Reynoldsburg City Council heard the first reading of an ordinance Monday that would change the setback requirements for some businesses that abut a residential zoning district from 1,000 to 100 feet.

Reynoldsburg City Council heard the first reading of an ordinance Monday that would change the setback requirements for some businesses that abut a residential zoning district from 1,000 to 100 feet.

A public hearing on the proposed change is scheduled for 7 p.m. Tuesday, Feb. 16, in council chambers.

"What basically this change will do is remove certain types of businesses on industrial properties from having to be set back 1,000 feet from a residential unit," development director Lucas Haire said.

"That is an excessive setback and we have 27 acres of land that you can't build anything on," he said.

The 1,000-feet setback requirement was put in place in 1999; before that, it had been 100 feet, Haire said.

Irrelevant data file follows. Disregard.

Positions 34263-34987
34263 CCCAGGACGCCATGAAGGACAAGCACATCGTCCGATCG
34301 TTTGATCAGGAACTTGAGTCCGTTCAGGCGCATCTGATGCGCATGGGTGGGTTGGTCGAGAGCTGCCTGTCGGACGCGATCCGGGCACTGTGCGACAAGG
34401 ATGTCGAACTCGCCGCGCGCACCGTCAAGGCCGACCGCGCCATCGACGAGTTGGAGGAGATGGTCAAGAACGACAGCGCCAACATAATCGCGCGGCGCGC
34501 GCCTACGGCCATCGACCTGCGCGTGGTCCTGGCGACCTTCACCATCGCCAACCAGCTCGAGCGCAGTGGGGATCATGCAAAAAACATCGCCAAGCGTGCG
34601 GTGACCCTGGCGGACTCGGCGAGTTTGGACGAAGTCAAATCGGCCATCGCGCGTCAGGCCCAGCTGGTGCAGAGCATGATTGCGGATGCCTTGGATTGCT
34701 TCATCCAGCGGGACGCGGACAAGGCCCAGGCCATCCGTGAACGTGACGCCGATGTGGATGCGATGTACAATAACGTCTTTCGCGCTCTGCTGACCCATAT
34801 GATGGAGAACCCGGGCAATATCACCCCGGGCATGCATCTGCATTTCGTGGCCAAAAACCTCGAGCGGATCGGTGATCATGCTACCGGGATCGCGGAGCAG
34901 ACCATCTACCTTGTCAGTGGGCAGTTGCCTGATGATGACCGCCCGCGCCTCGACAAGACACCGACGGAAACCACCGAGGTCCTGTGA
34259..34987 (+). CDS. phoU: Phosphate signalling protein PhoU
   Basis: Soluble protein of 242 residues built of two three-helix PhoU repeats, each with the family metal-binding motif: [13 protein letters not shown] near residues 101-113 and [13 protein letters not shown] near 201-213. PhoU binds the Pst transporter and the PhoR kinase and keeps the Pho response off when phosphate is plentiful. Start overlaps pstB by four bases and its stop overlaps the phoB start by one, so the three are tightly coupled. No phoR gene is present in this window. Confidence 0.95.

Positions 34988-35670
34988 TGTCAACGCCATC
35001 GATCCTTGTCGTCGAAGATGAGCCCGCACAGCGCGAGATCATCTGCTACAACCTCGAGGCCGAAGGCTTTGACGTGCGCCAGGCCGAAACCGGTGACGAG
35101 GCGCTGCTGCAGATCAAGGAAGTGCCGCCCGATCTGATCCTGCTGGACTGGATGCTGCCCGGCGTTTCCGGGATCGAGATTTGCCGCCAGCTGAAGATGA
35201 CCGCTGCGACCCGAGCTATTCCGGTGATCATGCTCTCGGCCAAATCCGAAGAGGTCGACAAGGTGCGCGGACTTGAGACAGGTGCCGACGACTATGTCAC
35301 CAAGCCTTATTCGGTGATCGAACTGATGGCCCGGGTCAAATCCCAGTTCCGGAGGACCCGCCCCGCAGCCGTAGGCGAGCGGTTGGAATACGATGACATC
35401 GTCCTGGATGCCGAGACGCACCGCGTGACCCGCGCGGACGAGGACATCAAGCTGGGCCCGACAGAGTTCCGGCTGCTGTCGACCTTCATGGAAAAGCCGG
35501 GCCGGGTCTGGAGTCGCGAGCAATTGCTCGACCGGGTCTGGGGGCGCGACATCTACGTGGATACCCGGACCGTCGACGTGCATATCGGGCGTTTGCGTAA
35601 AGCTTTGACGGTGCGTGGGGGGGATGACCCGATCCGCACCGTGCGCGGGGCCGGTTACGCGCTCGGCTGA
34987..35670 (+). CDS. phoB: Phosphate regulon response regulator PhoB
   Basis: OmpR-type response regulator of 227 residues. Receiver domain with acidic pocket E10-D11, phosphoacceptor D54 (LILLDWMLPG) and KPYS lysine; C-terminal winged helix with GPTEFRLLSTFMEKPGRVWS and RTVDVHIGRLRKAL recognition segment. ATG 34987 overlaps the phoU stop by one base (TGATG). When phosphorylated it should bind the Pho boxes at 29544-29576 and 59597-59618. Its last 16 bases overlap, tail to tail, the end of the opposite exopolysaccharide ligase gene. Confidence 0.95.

"I don't know why it was changed to 1,000 feet, but in the prior code, it was there, and through my research I could not find anything in the minutes where it was discussed changing that," he said.

The change in the code will prevent certain types of uses in an industrial zone, he said.

"Uses that are not loud, obnoxious, offensive, create odors or fumes -- it will restrict certain types of industry from moving into that area, like a salvage yard or a slaughterhouse or drain mill, or anything that would be loud or cause a problem for residents," Haire said.

"The 1,000-feet setback is hindering economic development in the city and it can be considered a 'taking,' --taking that property owner's right to develop his land by this excessive setback," he said.

Haire said the change, if approved, will affect very few residents since there are very few industrial properties in the city.

"What it will affect are places like the Ohio State Department of Agriculture (located at 8995 E. Main St.) and Dynalab Inc. (at 555 Lancaster Ave.) allowing them to expand," Haire said. "Apparently, they're restricted in potentially doing so now because of the setback, but this is looking ahead in case they decide to."

The ordinance will go through two more readings. If council approves it after the third reading, expected on Feb. 23, it will go into effect 30 days later.